Adding data to the map, in particular when it comes to individual turbines has to be relatively quick and easy. Actually adding turbines can be quite cathartic, especially where the locations are easy. I’m adding the 40 or so turbines proposed for Strathy South in between writing this.
It is a very simple point and click operation with the turbine data coming from the base project information, adding them to the map includes elevation and latitude / longitude along with the ability to modify the individual turbine in detail. ie it can be one of many all the same or unique. Projects and individual turbines are cross-referenced to a standard list of wind turbines each with their characteristics, so, rather than having to add to much detail, simply stating the turbine make and model is the cross reference to start, optimum and stop speeds along with data showing capacity and output based on wind speed.
Showing Calculated Wind Farm Output
Once the turbines are added, the map can then show calculated output for the project based on wind speed, actual and forecast that is downloaded routinely from the met office, in fact there is a growing history of wind strengths and direction for the UK that can be applied to the wind projects.
Test wind speeds can also be applied to a wind farm.
Little Cheyne Court Wind Farm with forecast output and output test based on input wind speed
While I don’t have access to real output based on wind speed, the software to develop a balancing factor based on real output taking into account turbine characteristics, elevation, wind speed and direction would be fairly straightforward.
Wind Farm Forecasting Tool
Which means that it would be equally straightforward to develop a virtual wind farm with any number and type of turbine, then apply test wind speeds giving a realistic view of what the output might be throughout the year.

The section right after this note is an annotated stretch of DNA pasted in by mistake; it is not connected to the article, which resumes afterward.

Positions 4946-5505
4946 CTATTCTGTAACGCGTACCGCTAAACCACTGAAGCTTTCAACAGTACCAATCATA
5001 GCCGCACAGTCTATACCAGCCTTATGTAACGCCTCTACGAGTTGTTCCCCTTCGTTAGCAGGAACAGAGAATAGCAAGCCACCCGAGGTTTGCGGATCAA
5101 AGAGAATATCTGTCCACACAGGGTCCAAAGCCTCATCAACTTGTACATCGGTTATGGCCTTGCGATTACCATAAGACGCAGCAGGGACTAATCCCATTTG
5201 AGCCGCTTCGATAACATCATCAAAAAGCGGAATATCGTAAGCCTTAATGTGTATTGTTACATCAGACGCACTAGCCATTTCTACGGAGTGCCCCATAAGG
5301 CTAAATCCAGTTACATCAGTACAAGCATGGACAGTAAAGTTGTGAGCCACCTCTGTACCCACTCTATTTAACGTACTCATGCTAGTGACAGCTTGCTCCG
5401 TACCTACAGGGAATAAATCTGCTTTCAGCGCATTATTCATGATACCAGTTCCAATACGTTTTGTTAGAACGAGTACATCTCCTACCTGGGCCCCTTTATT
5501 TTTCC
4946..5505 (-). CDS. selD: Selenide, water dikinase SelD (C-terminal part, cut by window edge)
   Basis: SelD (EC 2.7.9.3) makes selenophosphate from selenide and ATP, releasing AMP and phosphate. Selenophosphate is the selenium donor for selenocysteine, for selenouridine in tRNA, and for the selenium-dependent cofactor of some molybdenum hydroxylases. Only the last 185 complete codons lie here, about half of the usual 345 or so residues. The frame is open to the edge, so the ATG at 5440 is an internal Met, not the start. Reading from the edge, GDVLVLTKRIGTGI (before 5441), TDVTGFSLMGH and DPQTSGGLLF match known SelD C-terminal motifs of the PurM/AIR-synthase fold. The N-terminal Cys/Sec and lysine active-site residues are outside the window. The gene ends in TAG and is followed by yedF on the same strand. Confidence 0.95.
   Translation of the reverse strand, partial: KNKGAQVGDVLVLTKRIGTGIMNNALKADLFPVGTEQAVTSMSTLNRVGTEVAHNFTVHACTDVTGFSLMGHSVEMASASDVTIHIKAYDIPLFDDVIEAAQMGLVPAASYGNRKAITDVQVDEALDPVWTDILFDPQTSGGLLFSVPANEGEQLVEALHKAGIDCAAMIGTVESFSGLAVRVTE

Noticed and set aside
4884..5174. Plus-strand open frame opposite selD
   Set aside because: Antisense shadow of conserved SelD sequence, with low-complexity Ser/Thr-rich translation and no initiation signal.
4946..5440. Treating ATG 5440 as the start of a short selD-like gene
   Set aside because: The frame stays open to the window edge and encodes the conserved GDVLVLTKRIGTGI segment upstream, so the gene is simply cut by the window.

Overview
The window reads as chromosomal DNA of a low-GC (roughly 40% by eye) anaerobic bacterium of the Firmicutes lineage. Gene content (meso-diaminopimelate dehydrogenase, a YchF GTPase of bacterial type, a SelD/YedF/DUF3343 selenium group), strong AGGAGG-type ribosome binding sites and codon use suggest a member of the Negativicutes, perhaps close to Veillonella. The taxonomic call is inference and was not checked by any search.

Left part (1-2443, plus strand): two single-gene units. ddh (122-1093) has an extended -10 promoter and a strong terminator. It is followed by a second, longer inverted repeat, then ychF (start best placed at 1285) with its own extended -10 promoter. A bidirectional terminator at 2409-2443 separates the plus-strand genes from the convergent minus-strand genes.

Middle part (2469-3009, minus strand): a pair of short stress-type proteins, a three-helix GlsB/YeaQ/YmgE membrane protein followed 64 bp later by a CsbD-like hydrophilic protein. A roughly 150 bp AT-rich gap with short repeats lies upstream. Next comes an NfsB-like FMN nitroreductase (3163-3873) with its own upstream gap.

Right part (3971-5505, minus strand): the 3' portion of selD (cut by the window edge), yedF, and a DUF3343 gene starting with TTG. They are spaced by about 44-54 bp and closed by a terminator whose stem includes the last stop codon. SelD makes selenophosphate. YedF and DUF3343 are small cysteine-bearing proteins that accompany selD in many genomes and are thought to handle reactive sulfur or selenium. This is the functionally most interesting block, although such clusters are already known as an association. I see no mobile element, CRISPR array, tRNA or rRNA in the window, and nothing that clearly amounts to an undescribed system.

The additional benefit would be the “virtual” wind farm can be seen in the context of existing wind farms close by. Any dwellings, roads and other structures can be seen, and using either or all of OS maps, Google maps and satellite views, the impact can be easily seen.
If this is a wind farm that is going to go into the “proposed” or planning stage, the farm can be easily publicised showing the real proposal rather than a variation proposed by the anti lobby gaining credence.
I haven’t got to the point of showing the wind farms and turbines as an elevation with the correct sizes, but again, that is just a matter of coding, the location and elevation data is stored.
How easy would this be and how would it work in practice?
At the time of writing, the detail has to be developed, however the hard part of the software is complete and used routinely.
I would see a relatively simple routine whereby a developer using the renewables map in the manner proposed above would have their own password protected login.
They would then be able to create projects in exactly the same way as renewable energy projects that are in the public domain are created, however they would be tagged as private to that login, maybe access limited to an IP?
The created project would then exist within the database under the control of the user, it might be left as a private project, modified so it was made public and part of the map or maybe public but only through a particular URL? Maybe deleted.
How much would this sort of thing cost?
Judging by other projects I have been involved in, ask for a quote from a consultant for much the same, then take a zero off!
Please feel free to contact me about this using one of the contact forms on the map.